IBM continuously contributes, to the developer community, various new technologies related to Web services. For example:

  • Business Explorer for Web services (UDDI exploring engine)
  • Web services experiences language (WSXL), which describes the visual and interactive interface to Web services
  • Web service invocation framework (WSIF), which provides a standard API for invoking Web services
  • UDDI registry
  • Draft of HTTPR specification (a new protocol for the reliable transport of messages over the HTTP 1.1 protocol)

With the joint work on the Global XML Web Services Architecture, we can expect to see more new and interesting technologies in this area. The recently formed alliance between IBM and Microsoft -- the "Web Service Interoperability Organization" -- represents an additional step to an open industry effort to promote Web services interoperability across multiple platforms, applications, and programming languages.


Microsoft's Web services initiatives

Microsoft's .NET platform was introduced almost two years ago at their developer conference (PDC), along with their Visual Studio .NET preview release. Currently, MSDN subscribers are able to download the release candidate, and the final version is expected to ship in February 2002. The .NET platform supports the XML Web services architecture, and also incorporates more features and advances (such as ASP+, the new programming language C#, the .NET framework, CLR, and so forth). Note the term "XML" in front of Web services. This was added recently, probably to put an emphasis on XML as the underlying universal language. Microsoft also now offers the SOAP Toolkit, Version 2.0 (gold release) as a download (MSDN). This article does not provide a detailed overview of the .NET platform, and it does not provide a tutorial for Visual Studio .NET. This information is already provided as online documentation bundled with the .NET framework tools, and there are a variety of tutorials, articles and other resources on MSDN and the Web that address this topic. At this time, the ECMA has finished the standardization of the common language infrastructure of the .NET Framework and the C# programming language. Also, a beta version of Microsoft Visual J#TM .NET, a Java compatible language for the .NET platform, is available for download and testing. On the operating system side, Microsoft is working on a .NET server (currently beta 3), which integrates native support for the Web services stack, including UDDI.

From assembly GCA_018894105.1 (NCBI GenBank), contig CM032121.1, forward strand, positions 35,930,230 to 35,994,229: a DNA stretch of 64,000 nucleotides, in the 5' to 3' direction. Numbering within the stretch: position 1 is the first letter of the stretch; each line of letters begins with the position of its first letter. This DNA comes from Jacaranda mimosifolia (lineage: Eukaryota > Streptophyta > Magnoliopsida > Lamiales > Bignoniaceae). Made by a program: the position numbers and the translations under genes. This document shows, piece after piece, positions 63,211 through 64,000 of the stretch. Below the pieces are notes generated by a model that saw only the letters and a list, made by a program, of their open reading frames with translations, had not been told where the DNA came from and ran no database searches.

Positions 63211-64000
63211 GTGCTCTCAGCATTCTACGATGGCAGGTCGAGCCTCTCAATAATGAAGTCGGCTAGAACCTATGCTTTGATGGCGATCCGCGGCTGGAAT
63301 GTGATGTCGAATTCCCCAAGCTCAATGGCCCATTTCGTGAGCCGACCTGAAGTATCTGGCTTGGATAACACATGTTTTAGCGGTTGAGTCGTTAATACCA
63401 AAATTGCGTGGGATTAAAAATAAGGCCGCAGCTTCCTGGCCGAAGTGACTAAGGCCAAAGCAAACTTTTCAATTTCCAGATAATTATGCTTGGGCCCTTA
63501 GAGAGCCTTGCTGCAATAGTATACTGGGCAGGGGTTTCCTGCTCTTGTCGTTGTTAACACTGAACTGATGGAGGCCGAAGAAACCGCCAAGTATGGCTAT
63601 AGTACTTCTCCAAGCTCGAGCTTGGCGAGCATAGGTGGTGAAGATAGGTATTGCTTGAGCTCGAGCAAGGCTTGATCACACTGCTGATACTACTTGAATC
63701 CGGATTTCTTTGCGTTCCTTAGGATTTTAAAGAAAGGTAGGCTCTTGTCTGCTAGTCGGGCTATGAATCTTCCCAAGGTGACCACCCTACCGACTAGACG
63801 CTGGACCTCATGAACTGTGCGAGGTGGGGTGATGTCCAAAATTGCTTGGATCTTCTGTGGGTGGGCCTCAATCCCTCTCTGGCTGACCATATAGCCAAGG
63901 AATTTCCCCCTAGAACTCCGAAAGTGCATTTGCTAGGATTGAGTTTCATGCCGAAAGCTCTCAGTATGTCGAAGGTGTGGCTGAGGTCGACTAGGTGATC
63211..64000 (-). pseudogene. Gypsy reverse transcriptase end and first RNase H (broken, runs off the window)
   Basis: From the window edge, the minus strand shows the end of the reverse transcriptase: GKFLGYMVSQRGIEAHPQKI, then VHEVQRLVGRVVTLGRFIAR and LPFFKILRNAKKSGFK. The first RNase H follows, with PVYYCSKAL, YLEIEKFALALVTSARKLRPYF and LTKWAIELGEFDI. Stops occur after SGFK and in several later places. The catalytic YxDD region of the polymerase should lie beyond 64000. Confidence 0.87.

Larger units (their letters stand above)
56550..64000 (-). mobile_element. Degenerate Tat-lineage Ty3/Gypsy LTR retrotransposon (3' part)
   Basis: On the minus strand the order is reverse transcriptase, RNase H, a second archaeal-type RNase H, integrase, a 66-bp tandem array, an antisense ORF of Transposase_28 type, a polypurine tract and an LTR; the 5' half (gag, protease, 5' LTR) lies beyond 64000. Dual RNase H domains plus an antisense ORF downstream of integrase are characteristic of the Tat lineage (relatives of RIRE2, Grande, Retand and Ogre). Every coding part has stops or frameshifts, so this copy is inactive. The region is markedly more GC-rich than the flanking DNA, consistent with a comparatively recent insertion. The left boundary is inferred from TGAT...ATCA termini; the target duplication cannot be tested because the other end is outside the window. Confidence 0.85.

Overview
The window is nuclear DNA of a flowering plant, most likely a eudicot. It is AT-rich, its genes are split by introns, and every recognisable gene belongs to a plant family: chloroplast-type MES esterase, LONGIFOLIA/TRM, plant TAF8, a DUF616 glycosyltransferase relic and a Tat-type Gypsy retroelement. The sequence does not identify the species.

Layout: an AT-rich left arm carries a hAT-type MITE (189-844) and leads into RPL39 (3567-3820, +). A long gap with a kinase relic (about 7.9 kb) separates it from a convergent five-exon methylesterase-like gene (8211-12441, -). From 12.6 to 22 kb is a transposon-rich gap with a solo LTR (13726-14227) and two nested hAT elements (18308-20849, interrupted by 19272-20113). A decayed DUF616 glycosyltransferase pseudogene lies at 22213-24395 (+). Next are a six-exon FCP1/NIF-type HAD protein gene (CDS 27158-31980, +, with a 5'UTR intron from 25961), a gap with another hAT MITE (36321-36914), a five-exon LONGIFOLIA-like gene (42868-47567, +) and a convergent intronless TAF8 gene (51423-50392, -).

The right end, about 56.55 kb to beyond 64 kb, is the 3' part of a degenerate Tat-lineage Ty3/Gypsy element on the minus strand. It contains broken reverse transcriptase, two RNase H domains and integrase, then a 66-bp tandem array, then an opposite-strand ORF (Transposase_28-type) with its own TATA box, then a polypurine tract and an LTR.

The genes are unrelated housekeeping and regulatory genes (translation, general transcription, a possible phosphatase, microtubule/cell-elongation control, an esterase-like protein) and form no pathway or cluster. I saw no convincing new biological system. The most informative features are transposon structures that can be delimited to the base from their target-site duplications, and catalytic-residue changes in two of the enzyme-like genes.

Microsoft distinguishes between a set of baseline specifications that provide the foundation for application integration and aggregation (XML, SOAP, WSDL, UDDI), and the Global XML Web Services Architecture, a collection of specifications that build on the baseline specifications. IBM and Microsoft co-presented this framework at the W3C Workshop on Web Services in April 2001. A set of technical previews and proposals are available:

  • WS-Inspection (this can be used for assisting in the inspection of a site for available services).
  • WS-License (this describes how to encode X.509 certificates and Kerberos tickets, as well as arbitrary binary credentials).
  • WS-Referral (this provides a mechanism to dynamically configure SOAP nodes in a message path to define how they should handle a SOAP message).
  • WS-Routing (this enables SOAP-based protocol for routing SOAP messages in an asynchronous manner over a variety of transports like TCP, UDP and HTTP).
  • WS-Security (this describes enhancements to SOAP messaging providing three capabilities: credential exchange, message integrity and message confidentiality).
  • XLANG (business orchestration language).

In addition to these specifications, Microsoft is planning to continue releasing additional specifications in the Global XML Web Services Architecture.


Supported Web services concepts in IBM's Application Developer